Blogs
J. Todd Bennett
Vice President of Marketing
Image Credit: Priscilla Du Preez

What Is Frontend as a Service?

Jul 25, 2022
By: J. Todd Bennett

The world of eCommerce has undergone a tremendous transformation over the last few years. According to data from the US Department of Commerce Retail Indicator Division, eCommerce sales in the US were $870 billion in 2021, a 14.2% increase over 2020 and a whopping 50.5% increase over 2019. 

Customer habits have changed as they've been exposed to a variety of new channels where they can do their online shopping. Nowadays, a potential customer can browse a brand's social media profile on Instagram or TikTok, toggle to the catalog of top products and then navigate to the main website to make their final purchase. 

With customers now capable of going through the entire buyer's journey on their smartphones or tablets, coupled with access to a host of new channels, the digital experience presented to them has never been more critical.  

To deliver the most appealing experiences that entice visitors enough to turn them into customers, brands need a high-quality and immersive front-end interface. Brands that have opted to embrace headless commerce often enjoy the benefits of selling on multiple channels but may struggle to create the right front-end experience for their customers. That's where the new concept of frontend as a service enters the fray.

This article will explain what it is, the benefits, why some headless CMSs absolutely need it, and why hybrid platforms like dotCMS don't.

What Is Frontend as a Service?

Frontend as a service (FEaaS) is a way to build and deliver engaging frontend experiences, particularly in eCommerce. It enables you to combine various components to build a front-end interface faster and more cost-effectively.

Gartner's Composable Commerce Must Be Adopted for the Future of Applications research highlights that given the importance of the front-end experience today, many companies may find it difficult to source the developer talent they need. To counter this, a number of frontend as a service vendors have appeared to fill the gap.

Frontend as a service allows developers to pull different components from multiple sources and combine them to create a front-end interface. For eCommerce stores, this could include a search bar, a checkout icon, product images, written content descriptions, promotional videos, and more. These elements can come from a CMS, an eCommerce platform, a CRM, or any other tool in the tech stack. They can then be pieced together using FEaaS, saving developers the time they typically spend building these solutions from scratch.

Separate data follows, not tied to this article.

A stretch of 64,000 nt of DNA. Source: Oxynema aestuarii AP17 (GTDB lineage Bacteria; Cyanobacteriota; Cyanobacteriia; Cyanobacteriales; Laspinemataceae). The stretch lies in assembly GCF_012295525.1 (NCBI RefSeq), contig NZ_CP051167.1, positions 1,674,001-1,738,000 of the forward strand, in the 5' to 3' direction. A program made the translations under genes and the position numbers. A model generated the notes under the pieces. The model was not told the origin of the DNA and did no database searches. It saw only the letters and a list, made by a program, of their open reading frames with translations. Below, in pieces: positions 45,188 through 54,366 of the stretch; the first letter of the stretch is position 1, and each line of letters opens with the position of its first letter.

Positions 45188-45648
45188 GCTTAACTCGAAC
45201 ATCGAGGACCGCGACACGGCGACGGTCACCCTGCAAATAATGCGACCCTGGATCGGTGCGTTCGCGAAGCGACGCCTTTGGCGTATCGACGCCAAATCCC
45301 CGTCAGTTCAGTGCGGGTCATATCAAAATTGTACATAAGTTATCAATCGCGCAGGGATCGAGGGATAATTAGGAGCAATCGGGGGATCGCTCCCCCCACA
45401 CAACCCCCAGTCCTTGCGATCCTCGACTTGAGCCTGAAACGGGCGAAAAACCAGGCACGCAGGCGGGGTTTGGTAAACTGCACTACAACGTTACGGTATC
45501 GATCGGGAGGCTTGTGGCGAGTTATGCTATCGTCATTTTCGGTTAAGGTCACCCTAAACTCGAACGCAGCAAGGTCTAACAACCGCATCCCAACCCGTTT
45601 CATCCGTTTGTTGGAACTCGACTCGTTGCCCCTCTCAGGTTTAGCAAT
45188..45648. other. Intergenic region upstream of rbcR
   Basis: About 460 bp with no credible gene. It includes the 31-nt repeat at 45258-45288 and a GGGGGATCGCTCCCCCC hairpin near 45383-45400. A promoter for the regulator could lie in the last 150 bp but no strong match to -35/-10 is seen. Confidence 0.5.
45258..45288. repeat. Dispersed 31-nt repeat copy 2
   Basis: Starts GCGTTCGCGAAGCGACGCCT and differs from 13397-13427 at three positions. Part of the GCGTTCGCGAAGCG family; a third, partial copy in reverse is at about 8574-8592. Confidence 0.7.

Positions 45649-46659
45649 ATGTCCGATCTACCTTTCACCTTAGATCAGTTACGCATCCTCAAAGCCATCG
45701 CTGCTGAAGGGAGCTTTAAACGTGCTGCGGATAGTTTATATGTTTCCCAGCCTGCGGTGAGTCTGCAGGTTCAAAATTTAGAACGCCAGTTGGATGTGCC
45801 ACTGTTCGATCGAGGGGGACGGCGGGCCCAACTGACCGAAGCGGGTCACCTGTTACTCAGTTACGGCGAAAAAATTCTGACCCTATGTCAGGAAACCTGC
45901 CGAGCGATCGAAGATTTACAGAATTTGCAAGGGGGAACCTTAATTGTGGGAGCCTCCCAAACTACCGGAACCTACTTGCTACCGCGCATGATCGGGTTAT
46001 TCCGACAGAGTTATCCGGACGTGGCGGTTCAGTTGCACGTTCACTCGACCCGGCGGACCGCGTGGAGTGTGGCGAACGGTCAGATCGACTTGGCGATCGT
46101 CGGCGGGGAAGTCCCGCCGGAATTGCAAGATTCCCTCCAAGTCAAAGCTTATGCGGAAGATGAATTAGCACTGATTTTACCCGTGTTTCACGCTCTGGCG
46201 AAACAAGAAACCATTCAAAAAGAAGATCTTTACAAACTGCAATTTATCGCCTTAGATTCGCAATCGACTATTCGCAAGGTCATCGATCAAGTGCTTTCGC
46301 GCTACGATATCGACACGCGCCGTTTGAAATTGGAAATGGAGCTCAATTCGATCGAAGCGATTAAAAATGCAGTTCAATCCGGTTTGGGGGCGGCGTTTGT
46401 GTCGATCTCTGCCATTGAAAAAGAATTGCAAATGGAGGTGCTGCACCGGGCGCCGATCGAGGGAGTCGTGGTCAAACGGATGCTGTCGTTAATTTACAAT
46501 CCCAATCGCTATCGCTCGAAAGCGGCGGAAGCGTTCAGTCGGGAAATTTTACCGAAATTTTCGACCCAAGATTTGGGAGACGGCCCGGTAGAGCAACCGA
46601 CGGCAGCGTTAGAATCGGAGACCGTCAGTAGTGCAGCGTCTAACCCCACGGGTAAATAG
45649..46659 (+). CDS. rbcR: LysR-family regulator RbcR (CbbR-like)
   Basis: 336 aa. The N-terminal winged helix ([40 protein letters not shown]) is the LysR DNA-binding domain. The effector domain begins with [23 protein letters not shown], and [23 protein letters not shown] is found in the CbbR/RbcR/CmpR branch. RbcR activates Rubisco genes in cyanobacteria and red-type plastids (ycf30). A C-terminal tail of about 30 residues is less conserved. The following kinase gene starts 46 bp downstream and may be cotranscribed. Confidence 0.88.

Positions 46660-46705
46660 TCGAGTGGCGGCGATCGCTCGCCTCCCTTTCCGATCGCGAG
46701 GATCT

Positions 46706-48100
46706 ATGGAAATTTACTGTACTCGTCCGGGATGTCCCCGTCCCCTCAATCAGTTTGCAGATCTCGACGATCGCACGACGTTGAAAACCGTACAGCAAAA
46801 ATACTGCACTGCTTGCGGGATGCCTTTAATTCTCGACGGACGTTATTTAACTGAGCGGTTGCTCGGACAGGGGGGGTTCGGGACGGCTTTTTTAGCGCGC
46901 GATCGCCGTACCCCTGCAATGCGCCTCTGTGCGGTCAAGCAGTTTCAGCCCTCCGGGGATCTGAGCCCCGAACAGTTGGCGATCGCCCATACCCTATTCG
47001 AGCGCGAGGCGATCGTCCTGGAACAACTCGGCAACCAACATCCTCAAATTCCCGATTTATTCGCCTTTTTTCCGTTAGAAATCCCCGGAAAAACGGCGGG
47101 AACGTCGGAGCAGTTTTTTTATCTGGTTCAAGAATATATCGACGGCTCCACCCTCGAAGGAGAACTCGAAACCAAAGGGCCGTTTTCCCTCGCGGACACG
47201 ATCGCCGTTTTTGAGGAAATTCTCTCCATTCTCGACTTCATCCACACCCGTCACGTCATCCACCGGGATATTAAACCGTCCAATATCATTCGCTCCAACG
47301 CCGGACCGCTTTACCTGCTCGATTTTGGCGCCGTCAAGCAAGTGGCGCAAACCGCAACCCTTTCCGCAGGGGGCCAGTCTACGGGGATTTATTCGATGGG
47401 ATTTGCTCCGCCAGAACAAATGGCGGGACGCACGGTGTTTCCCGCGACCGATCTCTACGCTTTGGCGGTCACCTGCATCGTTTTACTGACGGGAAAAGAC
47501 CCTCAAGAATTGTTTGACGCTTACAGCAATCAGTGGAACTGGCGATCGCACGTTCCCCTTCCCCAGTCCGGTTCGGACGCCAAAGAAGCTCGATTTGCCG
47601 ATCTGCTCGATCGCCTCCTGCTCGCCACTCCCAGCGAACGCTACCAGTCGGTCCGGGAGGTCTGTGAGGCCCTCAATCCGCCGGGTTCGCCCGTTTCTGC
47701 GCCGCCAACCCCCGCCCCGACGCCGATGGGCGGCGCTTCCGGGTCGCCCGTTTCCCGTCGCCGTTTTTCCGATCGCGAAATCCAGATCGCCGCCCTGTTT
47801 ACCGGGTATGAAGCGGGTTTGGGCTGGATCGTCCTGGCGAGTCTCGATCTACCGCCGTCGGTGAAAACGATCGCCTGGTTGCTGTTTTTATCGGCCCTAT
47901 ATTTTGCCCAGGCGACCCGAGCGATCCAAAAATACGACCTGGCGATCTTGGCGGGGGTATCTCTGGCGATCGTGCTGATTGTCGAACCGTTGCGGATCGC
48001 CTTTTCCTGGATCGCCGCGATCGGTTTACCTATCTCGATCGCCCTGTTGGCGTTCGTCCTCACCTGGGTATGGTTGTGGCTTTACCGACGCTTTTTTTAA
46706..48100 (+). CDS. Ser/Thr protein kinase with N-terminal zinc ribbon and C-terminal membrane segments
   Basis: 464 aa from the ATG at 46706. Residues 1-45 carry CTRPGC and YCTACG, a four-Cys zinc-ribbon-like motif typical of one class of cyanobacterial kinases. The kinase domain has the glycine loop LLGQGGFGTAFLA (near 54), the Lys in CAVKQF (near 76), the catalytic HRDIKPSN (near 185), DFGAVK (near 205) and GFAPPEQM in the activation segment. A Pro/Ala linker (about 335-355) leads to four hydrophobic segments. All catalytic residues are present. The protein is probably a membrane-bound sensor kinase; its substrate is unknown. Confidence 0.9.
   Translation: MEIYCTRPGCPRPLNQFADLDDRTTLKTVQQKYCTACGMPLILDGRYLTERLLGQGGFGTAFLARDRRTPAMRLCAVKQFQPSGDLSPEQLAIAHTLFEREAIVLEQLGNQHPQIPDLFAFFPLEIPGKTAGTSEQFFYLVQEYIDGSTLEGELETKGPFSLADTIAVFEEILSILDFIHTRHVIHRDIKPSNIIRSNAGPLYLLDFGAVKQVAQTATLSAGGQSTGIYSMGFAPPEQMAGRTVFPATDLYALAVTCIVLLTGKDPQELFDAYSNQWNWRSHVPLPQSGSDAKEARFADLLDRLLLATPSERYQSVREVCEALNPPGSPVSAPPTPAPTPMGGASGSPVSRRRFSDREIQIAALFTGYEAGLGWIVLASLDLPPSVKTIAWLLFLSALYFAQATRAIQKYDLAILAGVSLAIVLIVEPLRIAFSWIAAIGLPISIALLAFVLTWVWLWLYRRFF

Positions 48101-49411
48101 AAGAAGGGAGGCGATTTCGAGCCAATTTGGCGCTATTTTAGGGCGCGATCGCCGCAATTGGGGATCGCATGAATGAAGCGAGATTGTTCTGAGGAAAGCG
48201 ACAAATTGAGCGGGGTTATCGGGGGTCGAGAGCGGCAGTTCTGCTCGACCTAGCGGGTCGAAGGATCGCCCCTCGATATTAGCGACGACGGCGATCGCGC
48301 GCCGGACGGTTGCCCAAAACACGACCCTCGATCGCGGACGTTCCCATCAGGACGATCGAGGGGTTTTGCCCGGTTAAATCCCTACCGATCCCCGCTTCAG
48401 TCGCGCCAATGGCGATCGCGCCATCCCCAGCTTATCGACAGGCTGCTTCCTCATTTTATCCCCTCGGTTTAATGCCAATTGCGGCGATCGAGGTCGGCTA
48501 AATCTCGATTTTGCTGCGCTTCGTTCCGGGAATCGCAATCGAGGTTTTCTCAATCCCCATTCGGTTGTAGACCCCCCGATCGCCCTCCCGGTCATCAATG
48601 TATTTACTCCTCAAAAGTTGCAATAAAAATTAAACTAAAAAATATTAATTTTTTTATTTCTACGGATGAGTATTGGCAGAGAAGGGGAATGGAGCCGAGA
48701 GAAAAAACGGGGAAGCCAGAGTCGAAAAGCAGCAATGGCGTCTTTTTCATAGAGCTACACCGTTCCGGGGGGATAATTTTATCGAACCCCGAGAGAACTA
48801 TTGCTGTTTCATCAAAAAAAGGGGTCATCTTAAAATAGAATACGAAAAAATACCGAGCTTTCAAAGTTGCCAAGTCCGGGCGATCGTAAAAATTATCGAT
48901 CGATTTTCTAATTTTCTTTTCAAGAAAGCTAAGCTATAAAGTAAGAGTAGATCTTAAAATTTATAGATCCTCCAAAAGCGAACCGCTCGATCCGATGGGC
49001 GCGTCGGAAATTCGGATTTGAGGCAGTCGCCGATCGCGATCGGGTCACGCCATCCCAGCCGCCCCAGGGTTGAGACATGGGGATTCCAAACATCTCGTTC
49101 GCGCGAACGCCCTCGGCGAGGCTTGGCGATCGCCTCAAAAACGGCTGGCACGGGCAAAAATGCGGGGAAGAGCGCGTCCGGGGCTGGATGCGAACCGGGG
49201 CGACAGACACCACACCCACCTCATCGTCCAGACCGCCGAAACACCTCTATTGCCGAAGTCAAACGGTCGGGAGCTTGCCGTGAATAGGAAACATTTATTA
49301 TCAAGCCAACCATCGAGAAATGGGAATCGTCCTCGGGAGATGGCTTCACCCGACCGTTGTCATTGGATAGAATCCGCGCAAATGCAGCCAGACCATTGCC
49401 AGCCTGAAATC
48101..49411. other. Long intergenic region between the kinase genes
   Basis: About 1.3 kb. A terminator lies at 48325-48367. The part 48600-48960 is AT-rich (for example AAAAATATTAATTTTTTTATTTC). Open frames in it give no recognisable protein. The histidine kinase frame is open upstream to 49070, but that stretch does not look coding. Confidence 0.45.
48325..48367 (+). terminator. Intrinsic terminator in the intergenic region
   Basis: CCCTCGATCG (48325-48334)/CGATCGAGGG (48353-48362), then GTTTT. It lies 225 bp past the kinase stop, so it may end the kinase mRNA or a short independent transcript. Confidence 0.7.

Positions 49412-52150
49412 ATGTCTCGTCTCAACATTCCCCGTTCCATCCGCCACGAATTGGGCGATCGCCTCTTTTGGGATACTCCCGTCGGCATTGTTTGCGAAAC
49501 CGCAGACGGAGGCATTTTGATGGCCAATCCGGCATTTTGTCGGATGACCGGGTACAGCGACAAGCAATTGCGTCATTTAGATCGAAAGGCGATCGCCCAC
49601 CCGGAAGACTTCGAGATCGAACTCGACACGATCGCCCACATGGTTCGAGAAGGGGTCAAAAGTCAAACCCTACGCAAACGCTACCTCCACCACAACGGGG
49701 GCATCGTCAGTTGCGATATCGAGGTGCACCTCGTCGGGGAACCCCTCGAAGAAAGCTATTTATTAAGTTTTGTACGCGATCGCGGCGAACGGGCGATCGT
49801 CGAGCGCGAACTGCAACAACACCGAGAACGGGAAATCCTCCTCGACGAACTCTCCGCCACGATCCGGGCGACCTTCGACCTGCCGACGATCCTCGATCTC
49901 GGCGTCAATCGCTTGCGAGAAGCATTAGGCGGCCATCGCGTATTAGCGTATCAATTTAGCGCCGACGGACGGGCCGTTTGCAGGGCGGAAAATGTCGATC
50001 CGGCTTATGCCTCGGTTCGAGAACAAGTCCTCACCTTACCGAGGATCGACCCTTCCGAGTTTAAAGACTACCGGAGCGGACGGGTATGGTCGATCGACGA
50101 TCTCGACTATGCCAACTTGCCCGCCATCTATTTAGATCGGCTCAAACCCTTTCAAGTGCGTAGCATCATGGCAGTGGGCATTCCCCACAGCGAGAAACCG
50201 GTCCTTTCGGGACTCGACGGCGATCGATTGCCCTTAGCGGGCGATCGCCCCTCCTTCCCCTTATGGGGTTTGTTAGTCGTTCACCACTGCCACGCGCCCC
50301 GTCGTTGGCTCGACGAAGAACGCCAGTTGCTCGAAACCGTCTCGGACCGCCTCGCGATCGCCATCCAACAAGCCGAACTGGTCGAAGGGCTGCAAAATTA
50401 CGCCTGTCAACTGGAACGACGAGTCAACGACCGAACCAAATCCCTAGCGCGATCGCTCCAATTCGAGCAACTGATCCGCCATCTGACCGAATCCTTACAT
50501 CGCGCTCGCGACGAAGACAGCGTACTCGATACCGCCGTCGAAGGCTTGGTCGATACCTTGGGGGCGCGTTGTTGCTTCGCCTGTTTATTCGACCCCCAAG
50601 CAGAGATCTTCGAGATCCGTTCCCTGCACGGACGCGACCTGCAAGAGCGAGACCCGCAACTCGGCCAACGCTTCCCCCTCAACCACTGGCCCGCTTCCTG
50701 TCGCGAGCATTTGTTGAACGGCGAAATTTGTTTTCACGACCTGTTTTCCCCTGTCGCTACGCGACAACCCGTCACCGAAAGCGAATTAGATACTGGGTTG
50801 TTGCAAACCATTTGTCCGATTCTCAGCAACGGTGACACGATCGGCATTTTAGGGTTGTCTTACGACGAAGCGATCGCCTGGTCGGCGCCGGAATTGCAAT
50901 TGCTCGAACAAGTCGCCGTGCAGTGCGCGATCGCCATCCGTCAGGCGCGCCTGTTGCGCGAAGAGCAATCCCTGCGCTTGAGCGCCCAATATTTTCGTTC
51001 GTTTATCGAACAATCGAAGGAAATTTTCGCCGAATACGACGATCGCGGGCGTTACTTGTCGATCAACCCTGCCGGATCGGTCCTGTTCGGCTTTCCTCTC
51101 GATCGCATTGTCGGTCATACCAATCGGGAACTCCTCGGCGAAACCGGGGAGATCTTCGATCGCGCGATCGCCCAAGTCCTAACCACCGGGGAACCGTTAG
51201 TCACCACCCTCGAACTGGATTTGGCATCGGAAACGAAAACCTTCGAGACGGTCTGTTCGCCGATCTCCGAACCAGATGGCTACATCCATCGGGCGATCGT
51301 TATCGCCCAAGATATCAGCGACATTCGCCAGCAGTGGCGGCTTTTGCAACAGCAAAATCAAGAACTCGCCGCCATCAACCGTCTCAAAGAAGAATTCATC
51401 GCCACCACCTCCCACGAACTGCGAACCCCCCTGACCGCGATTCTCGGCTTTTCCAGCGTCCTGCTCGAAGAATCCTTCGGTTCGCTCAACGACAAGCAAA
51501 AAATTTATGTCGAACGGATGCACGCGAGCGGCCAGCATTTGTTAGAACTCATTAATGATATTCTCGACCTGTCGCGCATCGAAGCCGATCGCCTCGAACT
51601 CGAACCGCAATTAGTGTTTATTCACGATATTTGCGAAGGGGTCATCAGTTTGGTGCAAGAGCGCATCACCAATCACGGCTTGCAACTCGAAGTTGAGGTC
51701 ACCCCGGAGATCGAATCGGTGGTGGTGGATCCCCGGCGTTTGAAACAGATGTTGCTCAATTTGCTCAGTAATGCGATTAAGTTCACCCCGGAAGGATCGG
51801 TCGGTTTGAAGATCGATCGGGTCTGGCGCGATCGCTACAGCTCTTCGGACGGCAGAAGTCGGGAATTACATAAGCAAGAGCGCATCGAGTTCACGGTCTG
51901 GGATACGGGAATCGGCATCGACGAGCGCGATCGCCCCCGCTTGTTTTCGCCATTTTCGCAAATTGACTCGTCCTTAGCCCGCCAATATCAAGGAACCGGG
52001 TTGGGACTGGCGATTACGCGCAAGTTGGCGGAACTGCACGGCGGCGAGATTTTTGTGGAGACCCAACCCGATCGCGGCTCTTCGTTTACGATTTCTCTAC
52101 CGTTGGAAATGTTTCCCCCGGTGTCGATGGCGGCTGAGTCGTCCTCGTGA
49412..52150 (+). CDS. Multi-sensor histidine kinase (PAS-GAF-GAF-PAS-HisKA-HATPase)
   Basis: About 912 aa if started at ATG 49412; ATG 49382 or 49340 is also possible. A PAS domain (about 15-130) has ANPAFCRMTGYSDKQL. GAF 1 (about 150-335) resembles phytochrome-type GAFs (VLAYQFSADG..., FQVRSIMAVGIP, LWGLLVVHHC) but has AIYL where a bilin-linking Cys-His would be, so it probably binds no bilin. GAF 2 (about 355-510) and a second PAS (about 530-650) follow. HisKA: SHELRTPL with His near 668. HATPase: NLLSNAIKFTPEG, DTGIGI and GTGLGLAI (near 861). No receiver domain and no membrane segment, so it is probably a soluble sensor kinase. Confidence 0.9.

Frontend as a Service Benefits

There are several reasons why frontend as a service is becoming so appealing to brands looking to enhance the customer experience. 

Composability and Microservices

The principle of composability is growing in popularity among modern enterprises that demand more flexibility and freedom when building their software stacks. Breaking down large monoliths into microservices and then integrating them with each other using APIs provides that flexibility and freedom. Frontend as a service and the vendors who offer it follow these same principles and allow businesses to leverage MACH architecture. 

Ease of Use

Frontend as a service is easy to use as the component-based approach enables developers to easily select the different pieces they want to use for the frontend and fit them together like a puzzle. 

Faster Time to Market

While monolithic approaches to eCommerce can make it difficult for brands to launch quickly and pivot campaigns to react to new customer demands, FEaaS allows brands to go to market faster with new campaigns and products. 

Reduced Workload for Developers

Since developers don't need to construct the entire frontend experience from scratch, their workload is greatly reduced, and they have more time to focus on other high ROI tasks.